First-Aid For Bleeding From Accidents

Words: Dr Narayan C DESHPANDE

Q: I was at a site when an unexpected, unfortunate accident happened. There were just a few people around and none of them, as luck would have it, knew ‘how-to’ about first-aid. It was, of course, providence that the victim was saved, when a good Samaritan, who’s driving a car, stopped, and took the guy to hospital. It’d be great if you’d guide/help us understand the basics of injuries caused by accidents, and what one can do promptly — to save a life.

— JK, Guwahati

A: Bleeding may occur due to injury, while playing, running, or cutting something with a sharp blade, or knife, or being stabbed with a pointed weapon, or in a road accident. Blood is an important component of our body. It plays not only a vital role in respiration, nutrition, excretion, and defence, it is also a carrier of water, salts, hormones and other compounds needed to keep the functions of the body in balance, or homeostasis.

When there is excess, or heavy, loss of blood the victim may succumb. This is one reason why when there is profuse blood loss due to injury, immediate attention should be paid to arrest the bleeding.

It makes perfect sense for each of us to have preliminary knowledge about the simple procedures to be followed to control haemorrhage [bleeding], so that the patient’s life can be saved.

Remember —

  • In arterial bleeding, bright red blood flows from the artery in spurts; the blood loss is often rapid and profuse
  • In venous bleeding, dark-red, or dark coloured blood, flows from the vein steadily, without any spurt and the blood loss may be moderate to profuse
  • In capillary bleeding, red blood (less bright than the arterial blood) flows from a bed of capillaries slowly and the blood loss is minimal.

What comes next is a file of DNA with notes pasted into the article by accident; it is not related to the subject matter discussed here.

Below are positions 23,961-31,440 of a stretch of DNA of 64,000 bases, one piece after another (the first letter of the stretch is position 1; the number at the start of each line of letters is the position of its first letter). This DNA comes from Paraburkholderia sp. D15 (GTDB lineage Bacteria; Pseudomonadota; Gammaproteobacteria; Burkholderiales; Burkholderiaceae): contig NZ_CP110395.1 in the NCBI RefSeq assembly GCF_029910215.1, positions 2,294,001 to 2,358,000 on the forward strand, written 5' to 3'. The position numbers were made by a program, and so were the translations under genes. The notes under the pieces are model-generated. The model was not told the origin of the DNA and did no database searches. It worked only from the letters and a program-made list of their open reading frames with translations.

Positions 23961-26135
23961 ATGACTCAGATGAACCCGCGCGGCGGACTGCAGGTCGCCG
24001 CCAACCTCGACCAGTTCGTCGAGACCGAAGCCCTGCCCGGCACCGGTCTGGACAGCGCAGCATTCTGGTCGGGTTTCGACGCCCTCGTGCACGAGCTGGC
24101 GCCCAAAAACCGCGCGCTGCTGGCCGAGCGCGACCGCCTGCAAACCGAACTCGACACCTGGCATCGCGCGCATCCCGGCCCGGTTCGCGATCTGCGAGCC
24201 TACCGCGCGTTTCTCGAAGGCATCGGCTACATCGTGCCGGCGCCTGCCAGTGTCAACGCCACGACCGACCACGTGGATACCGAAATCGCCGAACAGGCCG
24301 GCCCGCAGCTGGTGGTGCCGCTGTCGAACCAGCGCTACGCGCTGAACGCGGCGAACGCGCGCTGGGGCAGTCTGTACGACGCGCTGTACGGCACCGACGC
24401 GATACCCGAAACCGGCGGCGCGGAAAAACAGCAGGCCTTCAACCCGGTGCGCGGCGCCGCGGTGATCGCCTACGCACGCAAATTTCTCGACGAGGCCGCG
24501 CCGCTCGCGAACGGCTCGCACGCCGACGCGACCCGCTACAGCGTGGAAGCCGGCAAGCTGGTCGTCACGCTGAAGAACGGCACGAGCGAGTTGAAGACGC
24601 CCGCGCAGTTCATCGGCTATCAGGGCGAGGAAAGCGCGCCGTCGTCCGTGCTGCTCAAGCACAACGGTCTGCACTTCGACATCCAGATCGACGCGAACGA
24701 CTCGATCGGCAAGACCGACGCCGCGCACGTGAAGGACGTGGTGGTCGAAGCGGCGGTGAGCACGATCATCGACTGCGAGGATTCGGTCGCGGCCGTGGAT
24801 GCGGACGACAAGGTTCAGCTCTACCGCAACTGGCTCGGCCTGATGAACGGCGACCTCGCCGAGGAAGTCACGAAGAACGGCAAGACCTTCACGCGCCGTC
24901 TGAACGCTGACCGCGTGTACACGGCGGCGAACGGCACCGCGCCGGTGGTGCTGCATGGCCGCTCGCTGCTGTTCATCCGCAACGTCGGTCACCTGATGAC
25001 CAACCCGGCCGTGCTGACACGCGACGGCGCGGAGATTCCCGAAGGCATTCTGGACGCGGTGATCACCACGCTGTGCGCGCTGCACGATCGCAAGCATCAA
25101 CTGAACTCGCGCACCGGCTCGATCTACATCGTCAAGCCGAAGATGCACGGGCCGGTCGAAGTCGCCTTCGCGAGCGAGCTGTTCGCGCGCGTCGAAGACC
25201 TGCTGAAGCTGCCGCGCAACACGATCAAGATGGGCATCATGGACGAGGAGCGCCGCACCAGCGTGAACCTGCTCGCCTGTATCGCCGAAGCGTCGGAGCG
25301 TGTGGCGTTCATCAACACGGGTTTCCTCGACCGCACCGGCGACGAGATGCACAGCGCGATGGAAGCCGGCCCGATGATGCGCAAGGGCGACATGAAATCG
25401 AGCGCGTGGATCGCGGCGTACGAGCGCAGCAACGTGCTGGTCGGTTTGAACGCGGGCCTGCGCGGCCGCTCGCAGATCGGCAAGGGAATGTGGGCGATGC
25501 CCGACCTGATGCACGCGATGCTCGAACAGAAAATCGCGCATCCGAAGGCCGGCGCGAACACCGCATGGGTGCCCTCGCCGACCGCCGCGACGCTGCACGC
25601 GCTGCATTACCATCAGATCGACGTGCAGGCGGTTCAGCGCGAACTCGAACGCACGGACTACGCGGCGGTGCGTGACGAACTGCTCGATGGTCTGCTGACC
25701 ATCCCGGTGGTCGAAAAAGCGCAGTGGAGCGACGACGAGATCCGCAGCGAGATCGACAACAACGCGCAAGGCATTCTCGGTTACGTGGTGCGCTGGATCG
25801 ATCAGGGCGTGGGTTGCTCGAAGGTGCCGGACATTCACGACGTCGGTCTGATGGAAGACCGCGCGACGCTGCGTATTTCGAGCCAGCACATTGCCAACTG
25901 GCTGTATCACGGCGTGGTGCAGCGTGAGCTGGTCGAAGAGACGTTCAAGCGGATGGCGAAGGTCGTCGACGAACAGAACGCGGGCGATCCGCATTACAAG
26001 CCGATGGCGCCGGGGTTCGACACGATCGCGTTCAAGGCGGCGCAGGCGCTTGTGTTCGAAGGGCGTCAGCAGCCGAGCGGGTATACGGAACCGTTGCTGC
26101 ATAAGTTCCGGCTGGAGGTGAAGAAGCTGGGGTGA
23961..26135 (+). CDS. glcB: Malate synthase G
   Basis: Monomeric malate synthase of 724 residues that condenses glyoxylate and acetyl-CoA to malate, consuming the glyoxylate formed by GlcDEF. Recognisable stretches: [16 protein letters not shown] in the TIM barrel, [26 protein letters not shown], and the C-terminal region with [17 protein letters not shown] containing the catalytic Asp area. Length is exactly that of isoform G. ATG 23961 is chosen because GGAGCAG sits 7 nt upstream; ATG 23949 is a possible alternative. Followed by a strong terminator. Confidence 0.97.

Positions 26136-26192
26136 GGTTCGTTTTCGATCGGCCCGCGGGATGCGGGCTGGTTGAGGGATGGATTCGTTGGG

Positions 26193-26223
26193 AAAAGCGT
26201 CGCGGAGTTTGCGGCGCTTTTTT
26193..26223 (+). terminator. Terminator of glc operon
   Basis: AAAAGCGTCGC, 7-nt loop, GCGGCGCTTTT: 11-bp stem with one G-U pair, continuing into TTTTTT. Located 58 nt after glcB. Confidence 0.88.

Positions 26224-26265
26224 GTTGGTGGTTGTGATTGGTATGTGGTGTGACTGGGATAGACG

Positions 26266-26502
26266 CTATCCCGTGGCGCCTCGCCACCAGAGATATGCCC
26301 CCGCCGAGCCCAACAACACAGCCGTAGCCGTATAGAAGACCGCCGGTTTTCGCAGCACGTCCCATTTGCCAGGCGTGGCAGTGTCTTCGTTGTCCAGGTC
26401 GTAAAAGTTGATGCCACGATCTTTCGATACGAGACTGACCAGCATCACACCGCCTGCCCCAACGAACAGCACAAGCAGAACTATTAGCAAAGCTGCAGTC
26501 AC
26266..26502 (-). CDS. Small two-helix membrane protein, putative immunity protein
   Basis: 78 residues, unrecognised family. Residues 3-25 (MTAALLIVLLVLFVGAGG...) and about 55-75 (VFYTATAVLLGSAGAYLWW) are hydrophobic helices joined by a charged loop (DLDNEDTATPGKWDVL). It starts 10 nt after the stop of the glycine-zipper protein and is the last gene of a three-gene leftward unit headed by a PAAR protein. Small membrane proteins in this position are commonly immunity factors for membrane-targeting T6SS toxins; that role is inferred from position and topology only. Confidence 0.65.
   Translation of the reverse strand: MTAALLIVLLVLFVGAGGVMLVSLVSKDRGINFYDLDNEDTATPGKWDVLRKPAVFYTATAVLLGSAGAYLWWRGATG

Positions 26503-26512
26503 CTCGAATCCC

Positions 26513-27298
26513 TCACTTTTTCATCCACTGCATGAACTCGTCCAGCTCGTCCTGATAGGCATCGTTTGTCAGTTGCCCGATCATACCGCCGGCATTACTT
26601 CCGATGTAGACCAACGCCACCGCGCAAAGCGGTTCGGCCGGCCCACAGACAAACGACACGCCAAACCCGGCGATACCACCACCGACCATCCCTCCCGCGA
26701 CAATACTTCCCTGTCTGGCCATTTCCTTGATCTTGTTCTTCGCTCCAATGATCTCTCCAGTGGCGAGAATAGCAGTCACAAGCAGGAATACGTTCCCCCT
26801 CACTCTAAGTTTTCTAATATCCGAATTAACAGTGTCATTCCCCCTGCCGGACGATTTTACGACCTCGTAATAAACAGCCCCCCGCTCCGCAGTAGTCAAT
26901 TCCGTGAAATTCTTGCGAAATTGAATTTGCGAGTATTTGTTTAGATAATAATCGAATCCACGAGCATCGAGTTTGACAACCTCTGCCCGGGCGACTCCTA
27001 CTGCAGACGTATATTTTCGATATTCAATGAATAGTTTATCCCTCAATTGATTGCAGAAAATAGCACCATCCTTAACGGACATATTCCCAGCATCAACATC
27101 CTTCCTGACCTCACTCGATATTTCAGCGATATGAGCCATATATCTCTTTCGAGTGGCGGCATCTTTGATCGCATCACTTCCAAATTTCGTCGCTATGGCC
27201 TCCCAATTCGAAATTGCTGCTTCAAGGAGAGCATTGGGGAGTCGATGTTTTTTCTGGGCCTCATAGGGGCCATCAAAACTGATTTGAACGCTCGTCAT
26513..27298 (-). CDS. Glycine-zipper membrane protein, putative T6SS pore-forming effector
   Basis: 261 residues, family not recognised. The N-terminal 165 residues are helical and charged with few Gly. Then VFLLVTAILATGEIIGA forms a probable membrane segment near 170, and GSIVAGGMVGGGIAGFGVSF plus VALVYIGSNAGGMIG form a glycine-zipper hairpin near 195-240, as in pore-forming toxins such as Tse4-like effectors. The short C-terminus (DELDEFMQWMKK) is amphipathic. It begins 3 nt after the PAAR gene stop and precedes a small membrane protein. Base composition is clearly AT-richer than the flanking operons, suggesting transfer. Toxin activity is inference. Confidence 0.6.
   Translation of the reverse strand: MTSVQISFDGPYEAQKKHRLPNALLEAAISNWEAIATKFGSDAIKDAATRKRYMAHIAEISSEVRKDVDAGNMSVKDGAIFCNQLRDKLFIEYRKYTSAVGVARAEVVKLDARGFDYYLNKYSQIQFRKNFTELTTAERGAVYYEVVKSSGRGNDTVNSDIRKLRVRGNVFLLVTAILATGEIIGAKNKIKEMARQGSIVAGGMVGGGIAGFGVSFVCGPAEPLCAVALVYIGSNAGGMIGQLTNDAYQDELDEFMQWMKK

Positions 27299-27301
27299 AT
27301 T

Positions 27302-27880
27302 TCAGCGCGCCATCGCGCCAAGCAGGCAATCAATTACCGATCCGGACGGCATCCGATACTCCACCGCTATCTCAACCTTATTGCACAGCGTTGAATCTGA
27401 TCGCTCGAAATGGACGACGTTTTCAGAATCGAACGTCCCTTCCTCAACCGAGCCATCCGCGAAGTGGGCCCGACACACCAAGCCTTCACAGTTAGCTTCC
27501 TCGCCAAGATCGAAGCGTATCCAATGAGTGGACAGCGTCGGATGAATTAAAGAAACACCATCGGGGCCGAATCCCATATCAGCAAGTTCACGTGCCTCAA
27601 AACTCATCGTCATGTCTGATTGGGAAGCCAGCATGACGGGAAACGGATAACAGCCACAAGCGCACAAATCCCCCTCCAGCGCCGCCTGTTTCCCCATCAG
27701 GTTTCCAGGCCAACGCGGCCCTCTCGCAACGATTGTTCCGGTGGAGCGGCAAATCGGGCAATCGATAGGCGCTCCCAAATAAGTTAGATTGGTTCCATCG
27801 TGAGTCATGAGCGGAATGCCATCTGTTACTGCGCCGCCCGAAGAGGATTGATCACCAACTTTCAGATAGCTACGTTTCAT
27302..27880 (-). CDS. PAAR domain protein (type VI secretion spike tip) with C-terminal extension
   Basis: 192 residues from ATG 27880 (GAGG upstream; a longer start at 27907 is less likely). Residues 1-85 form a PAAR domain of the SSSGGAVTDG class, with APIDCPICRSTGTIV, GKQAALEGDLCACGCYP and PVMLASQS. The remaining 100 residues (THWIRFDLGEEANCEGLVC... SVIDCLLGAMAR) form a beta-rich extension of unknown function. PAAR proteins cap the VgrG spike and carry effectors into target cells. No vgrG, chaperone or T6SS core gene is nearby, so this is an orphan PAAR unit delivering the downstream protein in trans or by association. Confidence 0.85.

• Apply direct, firm pressure with your hand over the bleeding part, immediately
  • Maintain the pressure, let the victim lie [down] in a comfortable position. In case of minor bleeding, they may be allowed to sit. But, when the blood loss is profuse, they should be kept lying on their back in a well-ventilated place
  • While exerting pressure, slip a thick sterile dressing, or pad, under your hand
  • Apply pressure until bleeding stops — this may take 10-30 minutes, or longer
  • Hold the dressing in place with bandages and the knot should stay put over the wound
  • When no sterile first-aid equipment is available immediately, clean pieces of cloth, towels or fabric, can be used
  • Keep the bleeding part elevated (particularly when a limb is injured) and as still as possible to facilitate clotting.

Bleeding From Nose

  • Let the individual sit slightly leaning forward with a bowl in front and a towel covering the upper part of the body and neck (leave head and face uncovered)
  • Apply pressure over the soft lower part of the nose between the thumb and index finger, without interruption — at least for ten minutes
  • Ensure breathing through the mouth, while closing the nose.

Tooth Socket Bleeding